Legal apprenticeships funded by the government are on course to start next September, the Solicitors Regulation Authority (SRA), Chartered Institute of Legal Executives (CILEx) and the Council for Licensed Conveyancers (CLC) have confirmed.
The Department for Business Innovation and Skills (BIS) yesterday approved the assessment frameworks for the new apprenticeship routes to becoming a solicitor, chartered legal executive and licensed conveyancer.
It will break the longstanding requirement that would-be solicitors need to have a degree to qualify, unless they have previously qualified with CILEx.
CILEx already has 360 legal apprentices working in over 100 firms. However, a spokeswoman said the new ‘trailblazer’ apprenticeships would generally be government-funded.
Mandie Lavin, chief executive CILEx, said that, having been “the authority” on vocational legal qualifications for more than 50 years, her organisation’s role had been “paramount” in ensuring the paralegal and chartered legal executive apprenticeship standards met the requirements.
“These new, employer-led standards ensure the qualifications will be market-driven and fit for purpose, and we look forward to working with both legal businesses and learners on delivering these apprenticeships and continuing to encourage a more diverse profession.”
Sheila Kumar, chief executive of the CLC, said the apprenticeship route to becoming a licensed conveyancer would “further broaden access to the legal profession” and provide a “more robust pipeline of experts to support the growth that we see in CLC-regulated businesses”.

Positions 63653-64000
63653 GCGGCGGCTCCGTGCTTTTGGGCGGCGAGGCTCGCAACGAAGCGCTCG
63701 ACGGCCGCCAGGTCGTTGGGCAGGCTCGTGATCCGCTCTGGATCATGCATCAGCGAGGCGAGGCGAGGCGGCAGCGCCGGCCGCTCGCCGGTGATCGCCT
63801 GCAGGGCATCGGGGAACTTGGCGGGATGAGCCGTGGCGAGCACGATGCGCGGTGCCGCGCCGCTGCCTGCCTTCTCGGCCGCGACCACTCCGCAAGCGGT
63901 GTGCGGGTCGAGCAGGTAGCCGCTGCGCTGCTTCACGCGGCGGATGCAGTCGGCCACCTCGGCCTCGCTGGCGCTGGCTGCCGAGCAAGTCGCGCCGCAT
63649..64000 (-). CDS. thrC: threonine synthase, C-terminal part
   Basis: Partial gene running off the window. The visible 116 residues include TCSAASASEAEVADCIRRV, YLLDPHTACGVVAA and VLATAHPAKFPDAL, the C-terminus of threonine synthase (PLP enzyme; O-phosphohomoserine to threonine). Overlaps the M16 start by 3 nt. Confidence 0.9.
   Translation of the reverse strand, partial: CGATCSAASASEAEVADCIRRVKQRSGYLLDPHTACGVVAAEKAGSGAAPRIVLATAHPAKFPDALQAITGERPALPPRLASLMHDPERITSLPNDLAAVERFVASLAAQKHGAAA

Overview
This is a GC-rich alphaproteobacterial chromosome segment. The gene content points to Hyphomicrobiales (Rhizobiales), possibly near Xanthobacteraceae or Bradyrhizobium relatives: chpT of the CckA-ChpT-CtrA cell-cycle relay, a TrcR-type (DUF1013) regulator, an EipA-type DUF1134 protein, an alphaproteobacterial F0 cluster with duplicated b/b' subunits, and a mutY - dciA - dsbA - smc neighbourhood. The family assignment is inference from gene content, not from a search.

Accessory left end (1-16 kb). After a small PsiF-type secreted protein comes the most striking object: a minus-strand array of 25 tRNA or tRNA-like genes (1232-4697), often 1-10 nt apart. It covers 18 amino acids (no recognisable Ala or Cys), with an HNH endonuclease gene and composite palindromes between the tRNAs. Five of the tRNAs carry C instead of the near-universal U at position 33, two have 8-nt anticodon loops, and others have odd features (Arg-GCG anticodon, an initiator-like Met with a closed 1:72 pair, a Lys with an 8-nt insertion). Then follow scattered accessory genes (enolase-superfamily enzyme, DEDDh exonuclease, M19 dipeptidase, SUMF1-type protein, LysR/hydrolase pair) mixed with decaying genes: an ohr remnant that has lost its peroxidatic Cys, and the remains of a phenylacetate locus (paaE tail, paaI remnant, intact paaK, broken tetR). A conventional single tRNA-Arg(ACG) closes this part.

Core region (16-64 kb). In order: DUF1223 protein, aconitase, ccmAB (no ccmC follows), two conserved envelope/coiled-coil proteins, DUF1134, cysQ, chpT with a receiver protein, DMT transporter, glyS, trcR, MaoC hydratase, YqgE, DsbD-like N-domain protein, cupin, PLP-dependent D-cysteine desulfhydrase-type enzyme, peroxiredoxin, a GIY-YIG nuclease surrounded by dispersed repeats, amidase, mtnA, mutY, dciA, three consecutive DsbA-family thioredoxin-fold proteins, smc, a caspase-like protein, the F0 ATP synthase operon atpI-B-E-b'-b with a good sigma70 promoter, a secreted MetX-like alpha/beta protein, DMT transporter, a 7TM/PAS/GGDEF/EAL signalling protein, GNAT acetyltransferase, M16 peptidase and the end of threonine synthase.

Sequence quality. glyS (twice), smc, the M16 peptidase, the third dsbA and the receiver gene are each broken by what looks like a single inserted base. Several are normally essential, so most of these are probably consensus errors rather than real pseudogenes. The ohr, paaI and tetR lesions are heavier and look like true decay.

Ms Kumar said the standards had been developed by practitioners working with the CLC as a regulator and the Society of Trust and Estate Practitioners (STEP) as a professional body in relation to the probate standard.
“We hope that many employers will put existing staff and new hires through these apprenticeships.”
The minimum entry requirements for the solicitor apprenticeship are five GCSEs, including maths and English, and three A Levels at grade C or above, and/or work experience, and they are expected to take five to six years to complete.
Paul Philip, chief executive of the SRA, said the apprenticeships would drive up quality and improve access to the legal profession.
“Opening up the profession through improving alternative routes to qualification can make an important contribution to increasing diversity, so we see this as a positive step forwards,” he said.
A spokesman for the SRA added that the new standards corresponded to the competencies set out in the regulator’s competence statement for solicitors, published on 1 April 2015, and the assessment plan required that all apprentices demonstrated them.